Indirect Pay is part of an employee’s total compensation package, non-cash items or services provided to employees in return for their contribution to the organization (i. e. , health benefits, paid time off). Sometimes the costs for the items are shared by the PAY STRUCTURE Once job analysis has been done organizations need to decide upon the pay structures. Pay structure refers to the process of setting up the pay for a job in an organization. The process deals with internal and external analysis to estimate the compensation package for a job profile. Internal equity, External equity and Individual equity are the most popular pay structures. Job description provides the in depth knowledge about the job profile and its worth. Pay structures are the strong determinant of employee’s value in the organization.
It helps in analyzing the employee’s role and status in the organization. It provides for fair treatment to all employees. Pay structures also include the estimation of incentives. The level of incentives also depends on the level of job position in the organizational hierarchy. •Internal Equity The internal equity method undertakes the job position in the organizational hierarchy. The process aims at balancing the compensation provided to a job profile in comparison to the compensation provided to its senior and junior level in the hierarchy. The fairness is ensured using job ranking, job classification, level of management, level of status and factor comparison. •External Equity
Here the market pricing analysis is done. Organizations formulate their compensation strategies by assessing the competitors’ or industry standards. Organizations set the compensation packages of their employees aligned with the prevailing compensation packages in the market. This entails for fair treatment to the employees. At times organizations offer higher compensation packages to attract and retain the best talent in their organizations. Motivation is the activation of an energized goal-oriented behavior. It is seen not only humans, but even animals show a level of motivation to achieve their goals. People with a vision always control their destiny and the life they live.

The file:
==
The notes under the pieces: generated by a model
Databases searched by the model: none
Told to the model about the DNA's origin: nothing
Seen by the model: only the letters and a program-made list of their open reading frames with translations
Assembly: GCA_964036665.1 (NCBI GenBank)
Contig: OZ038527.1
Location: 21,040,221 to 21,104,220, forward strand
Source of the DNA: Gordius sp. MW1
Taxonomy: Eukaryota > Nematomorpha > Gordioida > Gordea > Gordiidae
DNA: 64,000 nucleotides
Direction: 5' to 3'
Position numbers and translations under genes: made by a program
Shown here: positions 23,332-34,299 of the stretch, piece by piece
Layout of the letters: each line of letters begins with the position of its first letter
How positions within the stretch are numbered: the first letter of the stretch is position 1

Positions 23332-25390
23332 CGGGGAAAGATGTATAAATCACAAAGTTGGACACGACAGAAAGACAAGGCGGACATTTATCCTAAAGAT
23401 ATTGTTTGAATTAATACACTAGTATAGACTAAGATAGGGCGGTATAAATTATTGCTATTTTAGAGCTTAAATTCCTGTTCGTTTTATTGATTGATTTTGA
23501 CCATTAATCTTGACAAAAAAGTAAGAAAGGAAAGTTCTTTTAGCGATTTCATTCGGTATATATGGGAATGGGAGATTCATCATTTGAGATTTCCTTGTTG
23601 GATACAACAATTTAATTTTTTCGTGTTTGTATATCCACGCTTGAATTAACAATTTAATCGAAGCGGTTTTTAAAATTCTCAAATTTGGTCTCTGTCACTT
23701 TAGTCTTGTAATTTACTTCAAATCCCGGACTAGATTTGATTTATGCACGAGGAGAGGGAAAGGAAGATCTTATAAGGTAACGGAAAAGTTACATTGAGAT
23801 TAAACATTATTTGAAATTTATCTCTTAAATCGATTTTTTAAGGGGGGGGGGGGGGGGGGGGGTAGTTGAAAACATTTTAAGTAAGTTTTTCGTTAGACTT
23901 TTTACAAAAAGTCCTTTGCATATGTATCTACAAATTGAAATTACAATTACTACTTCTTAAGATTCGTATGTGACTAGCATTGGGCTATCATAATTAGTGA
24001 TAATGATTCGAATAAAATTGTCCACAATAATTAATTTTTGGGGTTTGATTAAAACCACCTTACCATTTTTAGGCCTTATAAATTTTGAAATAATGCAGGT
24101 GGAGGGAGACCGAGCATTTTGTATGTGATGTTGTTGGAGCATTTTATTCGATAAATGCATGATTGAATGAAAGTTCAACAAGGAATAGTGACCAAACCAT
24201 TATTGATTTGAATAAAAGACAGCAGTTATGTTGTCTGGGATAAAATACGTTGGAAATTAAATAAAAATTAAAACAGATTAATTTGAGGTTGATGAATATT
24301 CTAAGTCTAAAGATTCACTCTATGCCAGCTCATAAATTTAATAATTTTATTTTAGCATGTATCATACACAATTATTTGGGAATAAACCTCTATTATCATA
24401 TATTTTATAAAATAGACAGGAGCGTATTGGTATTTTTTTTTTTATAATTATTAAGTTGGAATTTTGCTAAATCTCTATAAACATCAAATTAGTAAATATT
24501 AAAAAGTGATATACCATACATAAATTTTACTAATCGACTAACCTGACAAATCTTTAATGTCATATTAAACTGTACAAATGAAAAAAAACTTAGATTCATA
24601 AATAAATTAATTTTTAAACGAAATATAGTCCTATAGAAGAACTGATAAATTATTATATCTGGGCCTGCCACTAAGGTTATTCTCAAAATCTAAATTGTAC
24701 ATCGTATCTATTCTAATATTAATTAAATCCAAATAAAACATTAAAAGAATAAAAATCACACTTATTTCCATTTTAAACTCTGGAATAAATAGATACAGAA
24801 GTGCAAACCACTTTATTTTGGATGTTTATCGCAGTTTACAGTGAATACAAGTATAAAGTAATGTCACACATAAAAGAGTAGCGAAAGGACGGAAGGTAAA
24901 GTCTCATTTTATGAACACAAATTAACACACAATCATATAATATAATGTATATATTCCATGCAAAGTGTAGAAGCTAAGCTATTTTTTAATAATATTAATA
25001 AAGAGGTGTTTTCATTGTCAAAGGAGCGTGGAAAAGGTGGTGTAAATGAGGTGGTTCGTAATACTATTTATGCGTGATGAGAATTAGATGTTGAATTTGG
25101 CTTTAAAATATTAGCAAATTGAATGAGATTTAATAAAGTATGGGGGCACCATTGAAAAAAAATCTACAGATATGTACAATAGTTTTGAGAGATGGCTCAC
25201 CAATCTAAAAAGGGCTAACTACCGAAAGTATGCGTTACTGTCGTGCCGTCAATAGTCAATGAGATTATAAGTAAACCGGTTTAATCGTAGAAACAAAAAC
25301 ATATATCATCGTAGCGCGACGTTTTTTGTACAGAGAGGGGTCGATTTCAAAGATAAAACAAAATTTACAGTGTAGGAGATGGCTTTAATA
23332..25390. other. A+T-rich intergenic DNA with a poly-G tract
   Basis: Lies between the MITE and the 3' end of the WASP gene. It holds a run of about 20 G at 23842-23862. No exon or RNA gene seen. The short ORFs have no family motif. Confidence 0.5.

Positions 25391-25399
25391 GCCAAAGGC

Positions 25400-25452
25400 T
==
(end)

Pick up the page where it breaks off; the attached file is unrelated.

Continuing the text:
If a person is without a vision in life, he or she is controlled by the will of others and end up living a life not their own, but one that is on terms dictated by others. Everyone takes up a job as they are motivated by some factor or the other. Some are motivated by the challenge they will face in carrying out their job, some are motivated by the level of fame they may earn, others and majority of people are motivated by the money they will earn. The last factor plays a major role in making or breaking a company. People will work better when they are motivated enough with the pay scale, the incentives and the perks they are offered in return of a job well done. Introduction to Equity Theory
Equity theory helps propose the idea about individuals who think of themselves as over-rewarded or under-rewarded. These individuals will experience distress that tries to restore balance. Equity thus measures the contributions and benefits earned by each individual. It is not necessary one need to put in exactly the same contribution as the other partner, as long as there is a balance between contributions and benefits. Thus, every individual employee feels his contribution and work needs to be rewarded with equal pay. If the individual feels underpaid, s/he will come under distress and feel hostile towards the company. To avoid this feeling of hostility, equity theory comes into play. What is Equity?
When individuals think their inputs are rewarded according to their outputs and are equal to others around them, they are satisfied. But when they notice others are getting more recognition and rewards, in spite of doing the same amount of work, they become dissatisfied. This leads to feelings of unworthiness and under-appreciation. This is the opposite of equity, wherein the outcome (rewards) are directly proportional to the quality and quantity of work of the employee. When all employees are rewarded equally, the general feeling about the organization becomes fair and appreciable. The following equation will help explain what equity is in a clear and concise manner:
Individual’s outcome = rational partner’s outcome Individual’s own input rational partner’s input Equity Theory Examples As the main focus of the researchers moved towards employees and their motivation factors, following the Hawthorne Study results, there were many theories put forward to understand employee motivation. The following are the five major equity theory examples that have helped in understanding motivation. Maslow’s Need-Hierarchy Theory: Maslow put forward five levels of needs of employees. These needs included physiological, safety, ego and self-actualizing.